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What Are the Similarities and Differences Between S and C Corps?

March 24, 2014

Selecting the type of entity for your business is one of the more important decisions you will make. A business formation lawyer serving the Atlanta area can help you decide on the business entity that is most appropriate and advantageous for your company.

An S corporation derives its name from Subchapter S of Chapter 1 of the Internal Revenue Code. Similarities between S corporations and C corporations are that they establish separate legal entities for the owners. And as separate legal entities, they both provide limited liability protection, meaning that in most cases owners are not responsible for the company's debts and liabilities. Both types of corporations require you to file Articles of Incorporation with the State of Georgia and to adopt by-laws. As corporations, both have corporate structures consisting of a Board of Directors, officers and shareholders. Boards of Directors handle the company's major decision-making and elect officers to oversee daily operations. C corps and S corps must comply with legal formalities such as issuing stock, holding director and shareholder meetings, paying annual fees and filing annual reports. The main differences are that C corps file corporate returns and are subject to double taxation. The company pays taxes at the corporate level, and individuals pay income taxes from salaries drawn or dividends received. By comparison, S corps are pass-through entities and the company pays no corporate taxes. Only owners and shareholders pay taxes through personal returns.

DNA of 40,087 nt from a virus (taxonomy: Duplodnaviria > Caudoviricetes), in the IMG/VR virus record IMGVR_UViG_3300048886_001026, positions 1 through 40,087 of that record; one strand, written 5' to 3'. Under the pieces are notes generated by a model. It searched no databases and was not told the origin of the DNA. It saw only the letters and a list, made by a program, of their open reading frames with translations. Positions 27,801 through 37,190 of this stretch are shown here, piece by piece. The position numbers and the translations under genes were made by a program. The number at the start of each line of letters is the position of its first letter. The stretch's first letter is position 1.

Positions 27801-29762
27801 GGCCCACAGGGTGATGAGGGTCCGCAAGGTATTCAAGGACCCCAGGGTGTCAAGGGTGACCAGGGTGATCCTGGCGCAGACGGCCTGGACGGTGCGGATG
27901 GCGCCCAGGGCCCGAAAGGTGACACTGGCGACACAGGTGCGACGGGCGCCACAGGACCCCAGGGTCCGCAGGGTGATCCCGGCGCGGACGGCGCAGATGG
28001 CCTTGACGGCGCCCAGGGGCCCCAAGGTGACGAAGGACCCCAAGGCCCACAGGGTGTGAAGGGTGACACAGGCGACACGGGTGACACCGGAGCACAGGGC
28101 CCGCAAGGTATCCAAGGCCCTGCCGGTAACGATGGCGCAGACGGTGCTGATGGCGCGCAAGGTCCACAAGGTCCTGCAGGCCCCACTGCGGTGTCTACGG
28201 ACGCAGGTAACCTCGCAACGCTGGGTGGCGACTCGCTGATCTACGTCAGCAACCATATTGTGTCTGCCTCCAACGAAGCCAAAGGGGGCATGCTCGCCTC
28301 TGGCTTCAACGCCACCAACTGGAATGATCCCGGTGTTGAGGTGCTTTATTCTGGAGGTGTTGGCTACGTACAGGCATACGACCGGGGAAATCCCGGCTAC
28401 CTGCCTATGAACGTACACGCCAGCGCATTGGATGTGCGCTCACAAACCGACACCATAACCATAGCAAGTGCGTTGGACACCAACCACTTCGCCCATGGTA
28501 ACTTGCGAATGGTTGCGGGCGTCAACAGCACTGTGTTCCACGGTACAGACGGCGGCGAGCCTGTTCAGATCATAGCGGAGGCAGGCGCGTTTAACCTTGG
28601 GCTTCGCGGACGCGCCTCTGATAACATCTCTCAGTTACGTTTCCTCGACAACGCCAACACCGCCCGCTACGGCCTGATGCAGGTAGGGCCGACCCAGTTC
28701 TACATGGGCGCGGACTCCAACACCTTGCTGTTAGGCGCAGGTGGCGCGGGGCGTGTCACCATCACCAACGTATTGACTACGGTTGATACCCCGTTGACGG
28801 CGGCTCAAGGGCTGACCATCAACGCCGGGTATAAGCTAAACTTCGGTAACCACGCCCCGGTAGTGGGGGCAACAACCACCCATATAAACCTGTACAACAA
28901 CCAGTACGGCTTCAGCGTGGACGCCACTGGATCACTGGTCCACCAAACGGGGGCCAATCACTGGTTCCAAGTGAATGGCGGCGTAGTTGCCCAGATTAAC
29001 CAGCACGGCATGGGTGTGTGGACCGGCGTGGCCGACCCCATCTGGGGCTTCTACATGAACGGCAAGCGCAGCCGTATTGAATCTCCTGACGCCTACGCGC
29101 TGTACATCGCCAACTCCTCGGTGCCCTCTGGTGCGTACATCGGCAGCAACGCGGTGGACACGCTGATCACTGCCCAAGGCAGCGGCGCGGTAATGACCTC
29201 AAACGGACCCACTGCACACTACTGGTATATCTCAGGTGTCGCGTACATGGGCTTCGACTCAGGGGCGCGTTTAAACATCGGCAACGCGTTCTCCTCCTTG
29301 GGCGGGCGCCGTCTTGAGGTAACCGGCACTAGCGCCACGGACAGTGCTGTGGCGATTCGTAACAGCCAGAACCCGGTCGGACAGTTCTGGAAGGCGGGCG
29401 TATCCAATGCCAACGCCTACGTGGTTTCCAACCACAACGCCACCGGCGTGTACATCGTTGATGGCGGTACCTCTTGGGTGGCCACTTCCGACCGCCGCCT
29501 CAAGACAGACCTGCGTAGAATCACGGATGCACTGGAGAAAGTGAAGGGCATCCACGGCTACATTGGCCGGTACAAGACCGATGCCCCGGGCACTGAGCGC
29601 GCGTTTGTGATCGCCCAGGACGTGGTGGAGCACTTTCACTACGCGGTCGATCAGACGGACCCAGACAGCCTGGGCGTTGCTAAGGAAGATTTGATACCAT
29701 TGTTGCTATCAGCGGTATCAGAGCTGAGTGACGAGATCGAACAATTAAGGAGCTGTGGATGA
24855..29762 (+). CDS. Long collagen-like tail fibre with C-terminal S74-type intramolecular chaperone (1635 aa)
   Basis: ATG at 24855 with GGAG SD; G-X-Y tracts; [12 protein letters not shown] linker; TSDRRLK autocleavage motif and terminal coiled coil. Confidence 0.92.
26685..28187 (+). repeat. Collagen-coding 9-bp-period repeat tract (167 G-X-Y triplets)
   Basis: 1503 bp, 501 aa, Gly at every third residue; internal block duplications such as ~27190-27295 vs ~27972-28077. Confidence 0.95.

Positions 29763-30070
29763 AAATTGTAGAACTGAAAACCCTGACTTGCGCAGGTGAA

A Marietta business formation attorney can review your business and help you decide whether an S or C corporation is most suitable or offers the greatest benefits.

Mark A. Johnson, PC offers a free consultation to discuss Georgia business formation and incorporation.